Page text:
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The World in Medicine
March 12, 2003

Mosquitoes and Malaria

JAMA. 2003;289(10):1234. doi:10.1001/jama.289.10.1234-a

Scientists who study Alzheimer disease have long debated whether the cascade of pathological events that leads to neurodegeneration is triggered by the amyloid-β (Aβ) peptide when it is first produced in diseased neurons or by the accumulation of amyloid plaques outside the cells. A study by an international team of researchers from Switzerland, Belgium, and the United States now gives support to those who favor amyloid deposits as a key factor in disease progression.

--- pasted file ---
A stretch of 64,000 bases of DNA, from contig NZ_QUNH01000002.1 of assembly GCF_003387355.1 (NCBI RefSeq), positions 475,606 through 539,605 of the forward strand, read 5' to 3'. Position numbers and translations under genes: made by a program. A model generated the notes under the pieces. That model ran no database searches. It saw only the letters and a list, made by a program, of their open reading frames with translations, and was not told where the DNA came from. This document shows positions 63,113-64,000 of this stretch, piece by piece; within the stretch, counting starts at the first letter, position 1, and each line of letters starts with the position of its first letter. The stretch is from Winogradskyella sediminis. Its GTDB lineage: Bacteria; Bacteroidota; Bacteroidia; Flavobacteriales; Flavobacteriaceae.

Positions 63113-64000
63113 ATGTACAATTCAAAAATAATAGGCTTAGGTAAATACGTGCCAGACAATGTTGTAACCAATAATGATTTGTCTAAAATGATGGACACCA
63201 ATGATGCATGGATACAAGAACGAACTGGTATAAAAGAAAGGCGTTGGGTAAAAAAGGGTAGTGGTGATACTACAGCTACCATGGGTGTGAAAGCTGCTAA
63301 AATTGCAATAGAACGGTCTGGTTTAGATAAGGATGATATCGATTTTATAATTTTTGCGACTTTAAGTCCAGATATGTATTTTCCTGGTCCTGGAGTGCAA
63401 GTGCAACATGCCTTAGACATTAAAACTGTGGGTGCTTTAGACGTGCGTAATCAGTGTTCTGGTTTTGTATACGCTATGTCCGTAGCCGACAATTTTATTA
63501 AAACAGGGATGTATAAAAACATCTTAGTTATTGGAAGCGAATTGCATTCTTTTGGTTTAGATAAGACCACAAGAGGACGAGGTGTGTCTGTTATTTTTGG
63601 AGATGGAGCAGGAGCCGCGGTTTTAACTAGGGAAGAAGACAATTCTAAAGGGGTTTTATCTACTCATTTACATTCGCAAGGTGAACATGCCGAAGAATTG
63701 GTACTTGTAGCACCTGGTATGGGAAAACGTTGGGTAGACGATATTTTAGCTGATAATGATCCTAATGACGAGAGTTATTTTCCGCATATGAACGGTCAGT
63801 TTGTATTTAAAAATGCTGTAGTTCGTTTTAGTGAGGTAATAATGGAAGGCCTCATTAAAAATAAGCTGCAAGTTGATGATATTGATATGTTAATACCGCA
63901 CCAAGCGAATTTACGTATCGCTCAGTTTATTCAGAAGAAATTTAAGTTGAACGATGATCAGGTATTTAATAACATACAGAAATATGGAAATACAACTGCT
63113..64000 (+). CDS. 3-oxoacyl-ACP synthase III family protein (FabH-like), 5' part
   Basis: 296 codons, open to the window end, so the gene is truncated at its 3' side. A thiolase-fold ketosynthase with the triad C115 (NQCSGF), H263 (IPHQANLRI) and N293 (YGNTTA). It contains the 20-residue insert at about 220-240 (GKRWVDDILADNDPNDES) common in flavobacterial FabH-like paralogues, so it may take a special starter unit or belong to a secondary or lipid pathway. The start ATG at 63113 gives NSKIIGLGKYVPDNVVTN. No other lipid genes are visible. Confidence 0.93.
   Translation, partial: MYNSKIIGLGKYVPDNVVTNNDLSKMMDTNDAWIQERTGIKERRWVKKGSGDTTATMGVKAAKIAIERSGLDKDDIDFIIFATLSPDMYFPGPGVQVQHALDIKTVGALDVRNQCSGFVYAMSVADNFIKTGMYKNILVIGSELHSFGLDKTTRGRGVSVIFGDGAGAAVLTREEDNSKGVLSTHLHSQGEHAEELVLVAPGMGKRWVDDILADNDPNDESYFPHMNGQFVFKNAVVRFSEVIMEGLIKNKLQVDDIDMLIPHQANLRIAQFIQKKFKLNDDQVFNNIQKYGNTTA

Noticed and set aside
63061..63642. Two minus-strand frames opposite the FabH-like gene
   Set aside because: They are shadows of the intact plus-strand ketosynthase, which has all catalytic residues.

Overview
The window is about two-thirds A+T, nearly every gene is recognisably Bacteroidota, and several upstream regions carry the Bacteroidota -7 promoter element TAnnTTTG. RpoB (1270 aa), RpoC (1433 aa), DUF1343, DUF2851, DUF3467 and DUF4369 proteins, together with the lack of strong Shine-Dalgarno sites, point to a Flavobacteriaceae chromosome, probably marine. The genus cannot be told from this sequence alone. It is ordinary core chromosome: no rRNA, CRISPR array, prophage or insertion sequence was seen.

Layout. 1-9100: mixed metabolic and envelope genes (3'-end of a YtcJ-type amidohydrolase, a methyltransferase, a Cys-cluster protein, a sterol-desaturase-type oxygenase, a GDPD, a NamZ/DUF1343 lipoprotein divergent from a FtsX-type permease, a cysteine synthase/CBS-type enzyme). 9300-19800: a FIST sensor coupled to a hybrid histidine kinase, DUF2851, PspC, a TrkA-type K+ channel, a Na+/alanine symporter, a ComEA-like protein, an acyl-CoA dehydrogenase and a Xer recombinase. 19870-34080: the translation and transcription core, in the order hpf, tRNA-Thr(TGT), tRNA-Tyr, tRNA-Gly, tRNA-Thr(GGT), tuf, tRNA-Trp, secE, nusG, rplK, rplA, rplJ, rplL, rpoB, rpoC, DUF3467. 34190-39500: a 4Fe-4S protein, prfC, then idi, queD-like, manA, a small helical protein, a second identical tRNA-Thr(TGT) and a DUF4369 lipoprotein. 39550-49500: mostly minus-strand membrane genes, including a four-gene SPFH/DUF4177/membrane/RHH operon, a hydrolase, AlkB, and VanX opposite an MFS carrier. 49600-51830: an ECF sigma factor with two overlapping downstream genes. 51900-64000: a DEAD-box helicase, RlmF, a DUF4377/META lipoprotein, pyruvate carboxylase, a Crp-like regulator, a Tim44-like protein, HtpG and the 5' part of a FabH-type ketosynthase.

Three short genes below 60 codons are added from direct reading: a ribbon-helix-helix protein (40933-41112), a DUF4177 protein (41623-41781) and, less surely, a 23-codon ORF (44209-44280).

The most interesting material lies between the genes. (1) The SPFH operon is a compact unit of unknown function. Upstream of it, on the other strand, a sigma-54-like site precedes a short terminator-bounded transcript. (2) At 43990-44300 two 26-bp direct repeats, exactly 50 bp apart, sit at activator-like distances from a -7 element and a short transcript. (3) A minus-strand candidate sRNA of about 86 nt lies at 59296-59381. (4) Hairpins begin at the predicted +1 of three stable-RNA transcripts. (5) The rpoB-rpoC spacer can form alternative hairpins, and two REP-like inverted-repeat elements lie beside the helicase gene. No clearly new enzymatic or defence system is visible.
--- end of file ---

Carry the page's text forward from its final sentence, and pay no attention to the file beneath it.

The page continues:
In the study, the researchers used transgenic mice that express a mutated version amyloid precursor protein (the forerunner to Aβ) to study the formation of plaques. They found that plaques formed within normal murine brain tissue grafted into the brains of the mutant mice, and that the grafted tissue also displayed other signs of amyloid pathology and neurodegeneration.